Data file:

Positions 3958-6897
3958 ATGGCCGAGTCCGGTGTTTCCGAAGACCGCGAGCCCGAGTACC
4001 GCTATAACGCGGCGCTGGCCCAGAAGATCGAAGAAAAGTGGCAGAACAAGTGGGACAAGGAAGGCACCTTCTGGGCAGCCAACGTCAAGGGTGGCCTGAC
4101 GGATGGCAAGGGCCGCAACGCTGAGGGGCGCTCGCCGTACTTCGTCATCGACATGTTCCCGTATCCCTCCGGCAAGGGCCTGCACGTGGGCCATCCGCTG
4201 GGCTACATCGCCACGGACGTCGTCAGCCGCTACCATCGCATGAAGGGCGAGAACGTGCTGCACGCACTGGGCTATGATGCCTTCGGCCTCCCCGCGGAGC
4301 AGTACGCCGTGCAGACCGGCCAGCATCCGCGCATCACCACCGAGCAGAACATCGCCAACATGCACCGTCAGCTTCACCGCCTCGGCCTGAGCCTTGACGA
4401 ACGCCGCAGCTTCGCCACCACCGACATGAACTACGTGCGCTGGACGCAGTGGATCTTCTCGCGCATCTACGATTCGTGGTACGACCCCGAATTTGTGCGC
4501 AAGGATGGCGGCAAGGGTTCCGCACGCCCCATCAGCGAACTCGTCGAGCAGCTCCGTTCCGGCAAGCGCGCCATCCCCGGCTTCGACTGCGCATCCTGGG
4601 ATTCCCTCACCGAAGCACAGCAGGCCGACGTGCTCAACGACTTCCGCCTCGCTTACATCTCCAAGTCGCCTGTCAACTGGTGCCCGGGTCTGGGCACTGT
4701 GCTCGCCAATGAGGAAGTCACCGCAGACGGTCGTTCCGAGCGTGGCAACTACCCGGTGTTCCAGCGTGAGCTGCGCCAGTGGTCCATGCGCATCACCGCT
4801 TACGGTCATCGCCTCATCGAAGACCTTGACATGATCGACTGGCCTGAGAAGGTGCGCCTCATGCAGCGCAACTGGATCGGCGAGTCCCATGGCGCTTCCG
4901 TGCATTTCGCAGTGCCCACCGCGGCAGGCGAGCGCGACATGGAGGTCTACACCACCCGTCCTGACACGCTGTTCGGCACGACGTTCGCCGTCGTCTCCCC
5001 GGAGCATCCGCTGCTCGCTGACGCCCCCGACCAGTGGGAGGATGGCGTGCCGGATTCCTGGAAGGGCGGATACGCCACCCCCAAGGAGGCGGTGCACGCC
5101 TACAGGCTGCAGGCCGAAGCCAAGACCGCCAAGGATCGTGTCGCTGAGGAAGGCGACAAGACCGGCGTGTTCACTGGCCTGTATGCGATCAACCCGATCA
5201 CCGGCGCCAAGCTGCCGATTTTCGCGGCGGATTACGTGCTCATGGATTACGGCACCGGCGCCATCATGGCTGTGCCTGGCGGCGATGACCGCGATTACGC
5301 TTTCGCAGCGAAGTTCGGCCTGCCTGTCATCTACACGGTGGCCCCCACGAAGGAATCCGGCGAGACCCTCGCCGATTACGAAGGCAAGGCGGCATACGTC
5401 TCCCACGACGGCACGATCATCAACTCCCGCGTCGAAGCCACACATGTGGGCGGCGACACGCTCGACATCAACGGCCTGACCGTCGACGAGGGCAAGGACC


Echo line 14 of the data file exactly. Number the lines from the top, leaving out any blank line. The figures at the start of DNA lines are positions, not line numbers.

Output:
5101 TACAGGCTGCAGGCCGAAGCCAAGACCGCCAAGGATCGTGTCGCTGAGGAAGGCGACAAGACCGGCGTGTTCACTGGCCTGTATGCGATCAACCCGATCA